Giant nanomachine aids the immune system

Cells that are infected by a virus or carry a carcinogenic mutation, for example, produce proteins foreign to the body. Antigenic peptides resulting from the degradation of these exogenous proteins inside the cell are loaded by the peptide-loading complex onto so-called major histocompatibility complex molecules (MHC for short) and presented on the cell surface. There, they are specifically identified by T-killer cells, which ultimately leads to the elimination of the infected cells. This is how our immune system defends us against pathogens.

Machine operates with atomic precision

The peptide-loading complex ensures that the MHC molecules are correctly loaded with antigens. “The peptide-loading complex is a biological nanomachine that has to work with atomic precision in order to efficiently protect us against pathogens that cause disease,” says Professor Lars Schäfer, Head of the Molecular Simulation research group at the Centre for Theoretical Chemistry at RUB.

In previous studies, other teams successfully determined the structure of the peptide-loading complex using cryo-electron microscopy, but only with a resolution of about 0.6 to 1.0 nanometres, i.e. not in atomic detail. Based on these experimental data, Schäfer’s research team in collaboration with Professor Gunnar Schröder from Forschungszentrum Jülich has now succeeded in creating an atomic structure of the peptide-loading complex.

Exploring structure and dynamics

“The experimental structure is impressive. But only with our computer-based methods were we able to extract the maximum information content contained in the experimental data,” explains Schröder. The atomic model enabled the researchers to perform detailed molecular dynamics computer simulations of the peptide-loading complex and thus to study not only the structure but also the dynamics of the biological nanomachine.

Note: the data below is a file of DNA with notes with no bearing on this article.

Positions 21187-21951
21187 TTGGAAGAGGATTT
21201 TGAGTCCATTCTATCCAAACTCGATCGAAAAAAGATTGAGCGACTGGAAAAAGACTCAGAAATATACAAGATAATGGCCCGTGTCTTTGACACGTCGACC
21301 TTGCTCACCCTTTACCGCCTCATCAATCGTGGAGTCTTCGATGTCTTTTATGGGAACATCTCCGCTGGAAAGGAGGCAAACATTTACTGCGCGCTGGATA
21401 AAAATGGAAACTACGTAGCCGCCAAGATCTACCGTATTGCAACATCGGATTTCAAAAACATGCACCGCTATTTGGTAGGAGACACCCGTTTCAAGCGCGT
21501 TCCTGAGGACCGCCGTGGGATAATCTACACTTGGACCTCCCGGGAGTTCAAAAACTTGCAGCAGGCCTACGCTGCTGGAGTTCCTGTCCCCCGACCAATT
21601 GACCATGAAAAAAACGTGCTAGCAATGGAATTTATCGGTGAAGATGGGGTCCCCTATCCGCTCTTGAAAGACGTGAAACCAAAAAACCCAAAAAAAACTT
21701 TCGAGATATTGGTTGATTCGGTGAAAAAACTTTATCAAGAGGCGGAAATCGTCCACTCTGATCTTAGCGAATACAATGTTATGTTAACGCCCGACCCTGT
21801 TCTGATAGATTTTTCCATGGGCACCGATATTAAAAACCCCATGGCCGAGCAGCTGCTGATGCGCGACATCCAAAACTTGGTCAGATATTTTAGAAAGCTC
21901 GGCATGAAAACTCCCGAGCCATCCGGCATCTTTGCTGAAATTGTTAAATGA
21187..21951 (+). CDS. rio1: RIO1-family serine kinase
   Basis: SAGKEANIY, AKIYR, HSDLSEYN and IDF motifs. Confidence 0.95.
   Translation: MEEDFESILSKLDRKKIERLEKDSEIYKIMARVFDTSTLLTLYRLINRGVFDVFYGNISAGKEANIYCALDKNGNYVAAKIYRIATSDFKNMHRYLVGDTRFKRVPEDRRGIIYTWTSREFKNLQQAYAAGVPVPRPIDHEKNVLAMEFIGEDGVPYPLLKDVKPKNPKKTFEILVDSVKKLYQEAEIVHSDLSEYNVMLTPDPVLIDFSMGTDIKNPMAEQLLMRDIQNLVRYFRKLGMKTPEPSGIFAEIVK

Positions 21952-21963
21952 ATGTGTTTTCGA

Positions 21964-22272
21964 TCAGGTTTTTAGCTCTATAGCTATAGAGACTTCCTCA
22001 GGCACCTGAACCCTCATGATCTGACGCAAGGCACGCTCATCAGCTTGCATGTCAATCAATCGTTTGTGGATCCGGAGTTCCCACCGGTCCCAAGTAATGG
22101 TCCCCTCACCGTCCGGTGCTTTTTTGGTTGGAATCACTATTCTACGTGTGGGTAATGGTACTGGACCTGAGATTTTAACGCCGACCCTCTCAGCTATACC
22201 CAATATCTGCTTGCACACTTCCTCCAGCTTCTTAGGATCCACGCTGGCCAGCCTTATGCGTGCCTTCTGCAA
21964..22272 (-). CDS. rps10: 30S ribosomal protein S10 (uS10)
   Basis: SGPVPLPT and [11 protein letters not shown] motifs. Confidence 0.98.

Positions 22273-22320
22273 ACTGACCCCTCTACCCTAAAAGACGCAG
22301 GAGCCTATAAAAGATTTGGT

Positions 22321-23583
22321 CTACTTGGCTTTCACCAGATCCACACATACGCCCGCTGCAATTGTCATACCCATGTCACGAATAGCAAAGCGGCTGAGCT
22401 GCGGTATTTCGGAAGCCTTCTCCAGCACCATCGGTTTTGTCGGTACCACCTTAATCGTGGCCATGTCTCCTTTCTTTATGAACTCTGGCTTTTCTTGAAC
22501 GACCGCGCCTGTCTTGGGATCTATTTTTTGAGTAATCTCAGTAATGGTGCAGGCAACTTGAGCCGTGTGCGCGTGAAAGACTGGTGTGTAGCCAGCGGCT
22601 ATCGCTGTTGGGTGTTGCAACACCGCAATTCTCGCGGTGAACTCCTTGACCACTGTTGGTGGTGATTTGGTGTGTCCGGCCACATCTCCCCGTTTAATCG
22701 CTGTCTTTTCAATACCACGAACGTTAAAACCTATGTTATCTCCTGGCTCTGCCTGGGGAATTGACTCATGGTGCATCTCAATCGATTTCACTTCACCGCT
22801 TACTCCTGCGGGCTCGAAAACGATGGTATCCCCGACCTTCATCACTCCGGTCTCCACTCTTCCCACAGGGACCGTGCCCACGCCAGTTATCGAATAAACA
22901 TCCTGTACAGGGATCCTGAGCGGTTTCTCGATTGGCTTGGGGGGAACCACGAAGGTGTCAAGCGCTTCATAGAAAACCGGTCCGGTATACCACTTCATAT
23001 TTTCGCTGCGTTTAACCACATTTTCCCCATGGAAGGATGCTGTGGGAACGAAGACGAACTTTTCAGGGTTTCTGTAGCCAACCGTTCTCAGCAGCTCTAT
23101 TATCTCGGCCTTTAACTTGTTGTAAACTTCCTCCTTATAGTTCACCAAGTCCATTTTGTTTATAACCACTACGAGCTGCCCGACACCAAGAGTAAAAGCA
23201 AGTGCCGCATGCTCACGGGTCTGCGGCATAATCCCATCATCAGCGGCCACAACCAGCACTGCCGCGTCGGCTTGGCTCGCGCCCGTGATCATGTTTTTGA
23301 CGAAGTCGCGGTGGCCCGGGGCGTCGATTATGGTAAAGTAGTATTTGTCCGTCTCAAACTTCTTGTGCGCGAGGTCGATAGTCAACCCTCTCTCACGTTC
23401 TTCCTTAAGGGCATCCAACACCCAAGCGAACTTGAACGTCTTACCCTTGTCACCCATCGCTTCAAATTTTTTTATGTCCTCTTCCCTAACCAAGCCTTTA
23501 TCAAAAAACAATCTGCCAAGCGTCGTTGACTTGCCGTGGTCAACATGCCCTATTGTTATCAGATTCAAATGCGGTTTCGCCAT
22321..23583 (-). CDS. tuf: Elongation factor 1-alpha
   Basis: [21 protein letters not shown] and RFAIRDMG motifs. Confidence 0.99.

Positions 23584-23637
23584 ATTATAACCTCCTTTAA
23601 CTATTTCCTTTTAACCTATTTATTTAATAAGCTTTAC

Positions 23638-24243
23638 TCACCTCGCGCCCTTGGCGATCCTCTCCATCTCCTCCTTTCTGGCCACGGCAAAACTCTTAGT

Since the simulated system is extremely large with its 1.6 million atoms, the computing time at the Leibnitz Supercomputing Centre in Munich aided this task considerably. “Using the high-performance computer, we were able to push into the microsecond time scale in our simulations. This revealed the role of sugar groups bound to the protein for the mechanism of peptide loading, which had previously only been incompletely understood,” outlines Dr. Olivier Fisette, postdoc researcher at the Molecular Simulation research group.

Direct intervention in immune processes

The atomic model of the peptide-loading complex now facilitates further studies. For example, some viruses try to cheat our immune system by selectively switching off certain elements of the peptide-loading complex. “One feasible objective we’d like to pursue is the targeted intervention in these processes,” concludes Schäfer.

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Materials provided by Ruhr-University Bochum. Note: Content may be edited for style and length.

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